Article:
Questions & Answers

Harold S. Paisley

Question: Is it correct to state that the Lord Jesus was the "great Creator who became our Saviour?" How can this be reconciled with the first chapter of Genesis where creation is ascribed to God?

Answer: Our Lord Jesus is the grand subject of all the Scriptures. His glorious person and work is presented in many ways.

Genesis chapter one states that God created. The name used is Elohim, which includes the Father, the Son and the Spirit. The first chapter of John however, plainly states that all things were made by Christ (John 1:3). Paul also attributes the mighty work of creation to the Son in majestic words (Col. 1: 16-17). These statements do not exclude the Father and the Spirit from the work of creation, but they clearly ascribe the central place to the Lord Jesus, the Son of God. It is therefore true that "the Great Creator became my Saviour." A cause for worship from our heart and the wonder of our soul.


Question: Is it correct to state from 1 Thes. 4:14 that those who sleep in or through Jesus have been put to sleep by Jesus?

Answer: We believe that it is incongruous to read such a meaning into the text. To state that God causes believers to sleep (causes them to die) through the agency of Jesus is certainly not the idea conveyed in the context. It seems to be better understood "Them that are asleep, God will through the agency of Jesus (who Himself died and rose again), bring with Him in resurrection and glory.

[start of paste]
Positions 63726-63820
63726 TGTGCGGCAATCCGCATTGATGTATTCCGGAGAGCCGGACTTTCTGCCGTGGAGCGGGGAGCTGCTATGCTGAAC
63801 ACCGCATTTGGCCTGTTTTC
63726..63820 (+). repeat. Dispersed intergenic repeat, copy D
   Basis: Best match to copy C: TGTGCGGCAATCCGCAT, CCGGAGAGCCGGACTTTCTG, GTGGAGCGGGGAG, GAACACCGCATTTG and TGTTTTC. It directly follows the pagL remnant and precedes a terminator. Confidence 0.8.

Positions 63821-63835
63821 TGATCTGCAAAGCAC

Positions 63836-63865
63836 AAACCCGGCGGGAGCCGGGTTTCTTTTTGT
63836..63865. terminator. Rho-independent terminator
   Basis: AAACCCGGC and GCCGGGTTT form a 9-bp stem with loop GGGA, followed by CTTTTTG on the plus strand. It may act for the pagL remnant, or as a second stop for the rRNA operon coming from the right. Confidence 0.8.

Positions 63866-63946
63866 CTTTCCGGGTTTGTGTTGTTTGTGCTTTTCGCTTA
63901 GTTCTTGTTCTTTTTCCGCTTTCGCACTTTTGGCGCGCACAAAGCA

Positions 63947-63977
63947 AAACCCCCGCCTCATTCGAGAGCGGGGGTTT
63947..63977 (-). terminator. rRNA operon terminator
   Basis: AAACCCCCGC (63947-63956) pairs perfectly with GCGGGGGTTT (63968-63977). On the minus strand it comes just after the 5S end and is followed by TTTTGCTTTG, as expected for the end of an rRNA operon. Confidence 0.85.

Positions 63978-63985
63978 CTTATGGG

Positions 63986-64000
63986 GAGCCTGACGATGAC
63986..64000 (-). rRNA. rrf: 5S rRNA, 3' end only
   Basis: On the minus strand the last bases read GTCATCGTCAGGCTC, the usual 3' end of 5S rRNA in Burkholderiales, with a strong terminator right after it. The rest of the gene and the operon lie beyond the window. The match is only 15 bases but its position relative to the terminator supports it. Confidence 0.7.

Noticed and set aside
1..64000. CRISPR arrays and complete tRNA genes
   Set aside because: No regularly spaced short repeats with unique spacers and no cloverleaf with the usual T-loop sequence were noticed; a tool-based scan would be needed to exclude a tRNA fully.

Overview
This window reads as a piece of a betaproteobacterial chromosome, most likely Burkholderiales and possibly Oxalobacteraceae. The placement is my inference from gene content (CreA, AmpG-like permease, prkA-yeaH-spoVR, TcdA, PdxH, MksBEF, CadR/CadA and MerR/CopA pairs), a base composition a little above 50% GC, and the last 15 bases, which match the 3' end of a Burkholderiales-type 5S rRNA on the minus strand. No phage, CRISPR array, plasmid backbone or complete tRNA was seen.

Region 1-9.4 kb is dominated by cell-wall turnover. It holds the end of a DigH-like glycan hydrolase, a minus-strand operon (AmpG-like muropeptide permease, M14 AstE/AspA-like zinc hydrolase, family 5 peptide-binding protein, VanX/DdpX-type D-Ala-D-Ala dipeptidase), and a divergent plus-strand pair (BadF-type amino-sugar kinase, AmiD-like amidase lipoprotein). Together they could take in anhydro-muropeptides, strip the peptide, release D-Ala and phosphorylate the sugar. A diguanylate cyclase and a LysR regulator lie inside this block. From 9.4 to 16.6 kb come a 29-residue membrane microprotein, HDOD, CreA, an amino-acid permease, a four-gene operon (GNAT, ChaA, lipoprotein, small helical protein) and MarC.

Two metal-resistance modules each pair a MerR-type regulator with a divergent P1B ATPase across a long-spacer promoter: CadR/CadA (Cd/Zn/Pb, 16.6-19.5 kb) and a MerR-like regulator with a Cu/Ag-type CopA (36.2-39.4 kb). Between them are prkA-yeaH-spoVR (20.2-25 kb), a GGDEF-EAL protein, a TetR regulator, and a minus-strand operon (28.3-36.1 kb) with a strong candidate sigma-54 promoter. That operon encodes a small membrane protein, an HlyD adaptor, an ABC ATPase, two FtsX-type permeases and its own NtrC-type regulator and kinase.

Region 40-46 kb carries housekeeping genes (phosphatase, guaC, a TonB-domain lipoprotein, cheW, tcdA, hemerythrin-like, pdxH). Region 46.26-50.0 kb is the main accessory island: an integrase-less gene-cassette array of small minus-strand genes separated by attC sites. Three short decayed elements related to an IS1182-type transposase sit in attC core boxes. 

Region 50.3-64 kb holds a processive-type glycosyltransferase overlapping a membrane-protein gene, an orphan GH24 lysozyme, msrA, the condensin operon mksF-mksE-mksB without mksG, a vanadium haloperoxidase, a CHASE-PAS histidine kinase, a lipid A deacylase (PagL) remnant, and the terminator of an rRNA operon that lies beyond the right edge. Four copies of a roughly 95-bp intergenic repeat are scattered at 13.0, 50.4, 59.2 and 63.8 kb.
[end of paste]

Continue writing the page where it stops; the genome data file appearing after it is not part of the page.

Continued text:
Question: It is often used in song and word that the Lord Jesus was the dying Lamb upon the cross. Is this scriptural?

Answer: We should reverently remember that the Lord Jesus was never a dying man. All others are! He died, but was never dying. Death to the blessed Lord was an act, not a gradual process. John, who witnessed His death, states that when all things were accomplished, He bowed His head in royal dignity and peace, not because of weakness, but in triumph, and dismissed His spirit.


Question: When Paul wrote to the Colossian assembly concerning fellowship with John Mark, were there some who were doubtful of his recovery? Is this the reason for the bracketed statement in Colossians 4:10?

Answer: It would seem evident that at the time of the writing of the epistle to the Colossians there were indeed some who were doubtful of Mark's restoration. Paul's added words concerning Mark "If he come unto you receive him," would imply a reluctance on their part, which would be removed by the apostle's commendation.

There is an assembly principle involved which is of value today. Any who desire to be received into their former confidence in assembly fellowship should have testimony borne to their recovery by responsible brethren who are conversant with all the facts of the case.